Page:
When potting up plants---in the Spring---what do you guys do about the medium that are in the existing pots? I'll be increasing the pot size of my VFT and Sarr's; I'm considering placing fresh peat (mixed with perlite) at the bottom of the pots, then taking plant and all medium that is in the current pot and placing in the bigger pot, and fill in the edges with new. Does this make sense?
I see no reason to waste what was in the existing pots, I know it will decompose. Normally I would take used dirt from house plants and put in my compost bin, but hate to do that with peat and spaghnum, it is too expensive.
The other alternative is to remove all existing medium from the plant, and mix in with new to repot. Just figured the first method was less stress and less damage to the roots.
What do you guys do? Thanks Linda ö¿ö
i find no problem with taking existing soil and just placing new soil on bottom and rim. i do that all the time. I only change complete new soil if its all covered in green slime or is too old.
Yeah just leave the old soils on. I usually remove some to expose the roots alittle to the fresh medium. But if you are afraid of causing your plant root damage don't worry it will find it's way through to stretch it roots threw the new pot and soil. Remeber if you are afraid of causing your plant root damage don't do it my way. You are however less likely to cause it such damage by just taking your finger and tapping or rubbing it lightly against the root ball then loose soil will fall away exposing some roots but also some old soil is left to protect the other roots. Nep.G.
It depends on the age of the existing peat. If it's say more than 3 years oled then it will probably best to replace it. The peat loses acidity as it decomposes which is bad for CPs.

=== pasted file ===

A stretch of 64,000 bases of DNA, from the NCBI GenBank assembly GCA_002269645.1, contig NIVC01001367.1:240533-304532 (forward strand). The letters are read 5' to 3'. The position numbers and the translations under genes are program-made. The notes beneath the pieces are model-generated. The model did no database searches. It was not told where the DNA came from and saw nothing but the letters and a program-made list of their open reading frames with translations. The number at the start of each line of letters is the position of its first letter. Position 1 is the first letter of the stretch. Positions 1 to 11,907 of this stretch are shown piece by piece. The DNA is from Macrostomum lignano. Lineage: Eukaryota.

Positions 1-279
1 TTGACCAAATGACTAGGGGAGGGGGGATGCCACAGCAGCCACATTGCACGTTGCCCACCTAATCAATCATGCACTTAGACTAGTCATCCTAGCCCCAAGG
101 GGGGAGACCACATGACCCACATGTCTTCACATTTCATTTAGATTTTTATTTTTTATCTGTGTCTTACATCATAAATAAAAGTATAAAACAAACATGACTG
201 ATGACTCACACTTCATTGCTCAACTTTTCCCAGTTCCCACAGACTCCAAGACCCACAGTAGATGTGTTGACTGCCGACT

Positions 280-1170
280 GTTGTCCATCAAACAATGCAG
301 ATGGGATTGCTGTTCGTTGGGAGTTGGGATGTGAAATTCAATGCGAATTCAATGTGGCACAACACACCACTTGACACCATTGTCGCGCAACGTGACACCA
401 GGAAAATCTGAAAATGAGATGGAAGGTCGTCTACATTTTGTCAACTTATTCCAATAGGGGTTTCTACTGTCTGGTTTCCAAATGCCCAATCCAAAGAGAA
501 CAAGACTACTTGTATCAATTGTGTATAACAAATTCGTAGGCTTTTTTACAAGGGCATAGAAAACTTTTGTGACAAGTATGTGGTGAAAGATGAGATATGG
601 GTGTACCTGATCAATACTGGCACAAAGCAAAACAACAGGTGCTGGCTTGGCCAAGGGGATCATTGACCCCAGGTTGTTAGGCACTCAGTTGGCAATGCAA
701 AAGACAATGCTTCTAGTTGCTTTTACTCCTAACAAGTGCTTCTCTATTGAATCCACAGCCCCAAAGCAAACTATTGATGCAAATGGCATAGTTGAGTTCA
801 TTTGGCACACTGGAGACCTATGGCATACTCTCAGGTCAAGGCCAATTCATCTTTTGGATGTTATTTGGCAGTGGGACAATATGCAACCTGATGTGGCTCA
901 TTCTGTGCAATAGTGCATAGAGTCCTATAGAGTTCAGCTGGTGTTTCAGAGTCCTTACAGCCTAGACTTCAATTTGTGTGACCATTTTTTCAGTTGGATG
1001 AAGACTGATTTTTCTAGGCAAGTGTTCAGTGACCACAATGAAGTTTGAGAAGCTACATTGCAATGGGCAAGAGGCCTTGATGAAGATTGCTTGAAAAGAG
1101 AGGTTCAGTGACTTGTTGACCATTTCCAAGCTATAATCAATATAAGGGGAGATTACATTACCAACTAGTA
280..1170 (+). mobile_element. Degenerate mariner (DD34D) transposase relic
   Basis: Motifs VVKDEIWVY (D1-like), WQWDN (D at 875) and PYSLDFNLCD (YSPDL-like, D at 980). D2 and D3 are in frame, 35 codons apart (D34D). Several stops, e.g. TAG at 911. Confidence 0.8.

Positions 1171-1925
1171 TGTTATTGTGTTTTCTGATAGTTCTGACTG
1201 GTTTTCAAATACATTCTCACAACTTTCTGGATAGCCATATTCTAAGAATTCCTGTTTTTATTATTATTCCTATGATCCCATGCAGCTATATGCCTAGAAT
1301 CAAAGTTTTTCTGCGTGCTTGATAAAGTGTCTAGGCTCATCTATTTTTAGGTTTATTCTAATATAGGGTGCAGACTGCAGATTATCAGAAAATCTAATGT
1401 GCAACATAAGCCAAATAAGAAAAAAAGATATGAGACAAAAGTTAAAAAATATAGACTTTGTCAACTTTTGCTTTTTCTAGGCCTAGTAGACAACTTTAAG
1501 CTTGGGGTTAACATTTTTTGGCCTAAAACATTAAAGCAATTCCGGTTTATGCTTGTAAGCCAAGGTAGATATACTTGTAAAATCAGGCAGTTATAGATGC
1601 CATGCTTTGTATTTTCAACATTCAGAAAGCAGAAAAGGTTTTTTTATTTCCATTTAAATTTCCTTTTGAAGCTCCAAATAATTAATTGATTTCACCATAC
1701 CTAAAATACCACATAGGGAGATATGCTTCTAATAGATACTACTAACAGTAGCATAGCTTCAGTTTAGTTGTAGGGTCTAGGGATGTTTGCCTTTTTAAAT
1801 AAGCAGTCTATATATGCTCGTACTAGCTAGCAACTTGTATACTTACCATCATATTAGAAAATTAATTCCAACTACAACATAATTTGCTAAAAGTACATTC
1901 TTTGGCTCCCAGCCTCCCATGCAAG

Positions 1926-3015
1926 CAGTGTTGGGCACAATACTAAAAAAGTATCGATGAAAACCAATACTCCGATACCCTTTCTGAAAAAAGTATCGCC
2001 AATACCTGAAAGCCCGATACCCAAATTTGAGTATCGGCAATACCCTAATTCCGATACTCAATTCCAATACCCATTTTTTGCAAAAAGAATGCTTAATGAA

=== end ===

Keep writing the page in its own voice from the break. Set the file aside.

I find it's pretty hard to seriously shock a plant when repotting it - it will just grow slowly for about a week in my experience.
Thanks for all the great answers,
Alvin, these are plants I bought last summer, I did not pot them up then, so know they will need larger pots. I doubt they were in the pots for 3 years, so I should be in good shape.
N.G. , I know what you mean, tease the roots out a bit. I do that for other new plants I get and pot up. Thanks I'll remember to do that.
I also use older media, if I feel the need to add new media, I simply mix it well with the old, producing a more hmmm... even micture, so that there are not pockets of 'difference' in the media...
<i>...I find it's pretty hard to seriously shock a plant when repotting it - it will just grow slowly for about a week in my experience. ..</i>
Oh, it depends on the spezies.
It's defintly NOT easy to repot Byblis liniflora, most pygmae Drosera, Drosophyllum lusitanicum(!) and Heliamphora (sometimes)
very true martin, repotting a drosophyllum would pretty much result in the death of the plant, so all of know, choose it's permenant home EARLY!
Sorry, I was just thinking of VFTs!
Moderator Schmoderator Fluorescent fluorite, England
Speaking of repotting byblis liniflora...I have 5 seedlings. Four are growing in a straight line (where they germinated) only about 1/3 of an inch apart. Right now they are maybe a little over 1/4" tall...still very tiny. I hate to see them growing so close together because if they survive and grow...they will be all on top of each other. The fifth seedling is off a bit kinda near the edge of the pot. So...is it possible to move the seedlings apart without risking killing them or should I just leave the alone and let them grow into each other? I am so thrilled with these little plants I don't want to lose them. Even as small as they are they look like little sparkly trees. :-)
I'd appreciate some guidance or tips from anyone having experience with sprouting/growing byblis.
P.S. ITS SNOWING HERE!!!! YAY!!!!! I just LOVE it! We have about 8" so far and still snowing...and its soooo beautiful! (And extra added bonus...they closed our office so I get to be home to enjoy it)!